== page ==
Culturally tailored therapeutic interventions for people affected by dementia: a systematic review and new conceptual model

Elsevier, The Lancet Healthy Longevity, Volume 2, March 2021
James T., Mukadam N., Sommerlad A., Guerra Ceballos S., Livingston G.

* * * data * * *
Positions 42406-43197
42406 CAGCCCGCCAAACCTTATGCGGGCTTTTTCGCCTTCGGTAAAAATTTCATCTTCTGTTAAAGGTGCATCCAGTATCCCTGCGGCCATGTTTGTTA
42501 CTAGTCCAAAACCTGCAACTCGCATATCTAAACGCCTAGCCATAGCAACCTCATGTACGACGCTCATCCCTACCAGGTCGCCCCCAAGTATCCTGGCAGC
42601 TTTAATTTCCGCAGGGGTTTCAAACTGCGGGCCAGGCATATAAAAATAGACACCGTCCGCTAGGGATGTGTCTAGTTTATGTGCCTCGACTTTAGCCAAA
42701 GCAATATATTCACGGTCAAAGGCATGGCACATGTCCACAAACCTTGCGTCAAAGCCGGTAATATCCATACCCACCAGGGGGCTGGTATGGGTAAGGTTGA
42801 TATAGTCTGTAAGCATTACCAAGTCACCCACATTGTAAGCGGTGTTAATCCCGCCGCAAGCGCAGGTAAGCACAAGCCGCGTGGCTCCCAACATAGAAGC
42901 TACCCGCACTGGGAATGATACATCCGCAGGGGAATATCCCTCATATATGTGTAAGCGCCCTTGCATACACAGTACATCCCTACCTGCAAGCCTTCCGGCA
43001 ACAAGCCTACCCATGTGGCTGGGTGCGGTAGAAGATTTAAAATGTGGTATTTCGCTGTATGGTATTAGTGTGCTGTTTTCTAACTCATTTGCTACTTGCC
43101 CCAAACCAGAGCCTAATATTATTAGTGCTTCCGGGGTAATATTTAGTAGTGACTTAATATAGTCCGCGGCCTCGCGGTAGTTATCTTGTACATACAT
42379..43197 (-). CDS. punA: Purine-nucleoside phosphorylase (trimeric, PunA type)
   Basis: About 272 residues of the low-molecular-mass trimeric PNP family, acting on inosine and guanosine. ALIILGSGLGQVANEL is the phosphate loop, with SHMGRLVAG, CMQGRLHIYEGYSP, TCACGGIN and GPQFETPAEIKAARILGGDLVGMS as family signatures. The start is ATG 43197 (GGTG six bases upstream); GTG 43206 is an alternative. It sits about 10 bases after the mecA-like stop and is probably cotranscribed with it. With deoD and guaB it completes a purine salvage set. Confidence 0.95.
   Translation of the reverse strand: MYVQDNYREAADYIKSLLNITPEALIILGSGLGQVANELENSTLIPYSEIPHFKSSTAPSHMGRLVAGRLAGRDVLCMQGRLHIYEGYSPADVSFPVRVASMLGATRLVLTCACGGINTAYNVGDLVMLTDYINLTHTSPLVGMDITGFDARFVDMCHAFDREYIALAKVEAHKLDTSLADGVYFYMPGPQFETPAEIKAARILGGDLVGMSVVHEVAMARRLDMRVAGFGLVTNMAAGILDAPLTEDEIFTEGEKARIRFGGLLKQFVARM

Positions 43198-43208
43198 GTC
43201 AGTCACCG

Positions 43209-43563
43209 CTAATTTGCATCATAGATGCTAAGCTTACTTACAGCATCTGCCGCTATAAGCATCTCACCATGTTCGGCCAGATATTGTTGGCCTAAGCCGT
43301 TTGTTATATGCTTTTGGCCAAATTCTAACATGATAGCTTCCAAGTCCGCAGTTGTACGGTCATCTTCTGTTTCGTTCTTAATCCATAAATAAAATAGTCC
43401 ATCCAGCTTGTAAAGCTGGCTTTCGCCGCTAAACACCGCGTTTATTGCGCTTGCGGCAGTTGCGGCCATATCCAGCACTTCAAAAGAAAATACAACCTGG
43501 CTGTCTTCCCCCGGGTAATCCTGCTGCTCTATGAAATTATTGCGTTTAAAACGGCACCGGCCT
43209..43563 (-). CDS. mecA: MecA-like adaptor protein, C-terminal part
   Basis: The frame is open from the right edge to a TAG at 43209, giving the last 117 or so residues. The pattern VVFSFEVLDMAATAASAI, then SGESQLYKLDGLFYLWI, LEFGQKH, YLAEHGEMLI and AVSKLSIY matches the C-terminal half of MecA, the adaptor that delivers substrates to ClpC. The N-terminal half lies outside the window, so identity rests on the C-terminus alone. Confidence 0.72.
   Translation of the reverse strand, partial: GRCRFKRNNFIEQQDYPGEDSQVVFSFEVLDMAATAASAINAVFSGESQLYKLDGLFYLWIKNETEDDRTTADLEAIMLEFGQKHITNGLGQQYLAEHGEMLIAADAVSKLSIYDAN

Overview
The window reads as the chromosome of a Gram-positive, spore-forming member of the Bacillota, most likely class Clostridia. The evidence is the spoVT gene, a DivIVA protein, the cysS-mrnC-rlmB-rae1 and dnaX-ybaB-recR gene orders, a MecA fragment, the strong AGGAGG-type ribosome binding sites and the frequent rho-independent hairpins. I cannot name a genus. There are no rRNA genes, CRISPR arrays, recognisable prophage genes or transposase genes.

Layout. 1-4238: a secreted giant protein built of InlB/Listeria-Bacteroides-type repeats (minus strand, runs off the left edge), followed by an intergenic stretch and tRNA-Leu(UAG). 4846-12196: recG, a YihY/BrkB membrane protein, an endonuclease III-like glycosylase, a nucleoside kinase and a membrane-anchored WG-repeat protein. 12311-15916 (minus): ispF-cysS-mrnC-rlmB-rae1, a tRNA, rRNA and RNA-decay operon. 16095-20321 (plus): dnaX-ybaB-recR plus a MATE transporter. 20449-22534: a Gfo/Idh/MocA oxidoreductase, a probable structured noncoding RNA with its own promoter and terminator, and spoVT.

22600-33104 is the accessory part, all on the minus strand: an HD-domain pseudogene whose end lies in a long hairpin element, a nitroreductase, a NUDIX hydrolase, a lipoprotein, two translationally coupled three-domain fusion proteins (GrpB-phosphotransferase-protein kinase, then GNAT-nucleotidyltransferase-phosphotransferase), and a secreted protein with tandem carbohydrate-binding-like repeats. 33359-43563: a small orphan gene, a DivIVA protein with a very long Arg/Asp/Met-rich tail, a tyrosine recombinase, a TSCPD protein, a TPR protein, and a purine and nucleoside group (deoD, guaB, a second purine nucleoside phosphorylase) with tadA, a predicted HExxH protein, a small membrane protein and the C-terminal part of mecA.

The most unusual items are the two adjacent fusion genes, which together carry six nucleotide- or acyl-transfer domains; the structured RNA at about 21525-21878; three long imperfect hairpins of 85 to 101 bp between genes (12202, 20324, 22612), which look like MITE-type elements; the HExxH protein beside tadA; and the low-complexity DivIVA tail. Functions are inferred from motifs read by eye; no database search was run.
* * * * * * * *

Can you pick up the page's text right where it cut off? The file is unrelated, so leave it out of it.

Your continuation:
Most people with dementia live in low and middle-income countries (LMICs) and there is an increased dementia prevalence in some minority ethnic groups in high-income countries. However, most interventions are devised for majority populations in high-income countries. We systematically searched 11 electronic databases for culturally tailored interventions for people with dementia and their family carers in LMICs and minority ethnic groups, without limit on language or date. 23 of 22 221 studies fulfilled inclusion criteria. Interventions adapted peripheral intervention components by, for example, translation and reducing the stigma of psychological therapy by emphasising physical illness and learning. Core therapeutic components were not changed. We found evidence-based, multicomponent interventions adapted for Latinx carers were acceptable, feasible, and effective in the USA and Columbia. Interventions developed for carers in India were effective there but not in other LMICs. Culturally adapted cognitive stimulation therapy was acceptable and effective for people with dementia in sub-Saharan Africa. We propose a new conceptual model from our findings to aid implementation of culturally appropriate treatments for people affected by dementia in LMICs and minority ethnic groups. Evidence-based interventions need cultural adaptation for different settings with therapeutic components retained. If they are acceptable, feasible, and remain effective then full effectiveness trials are unnecessary.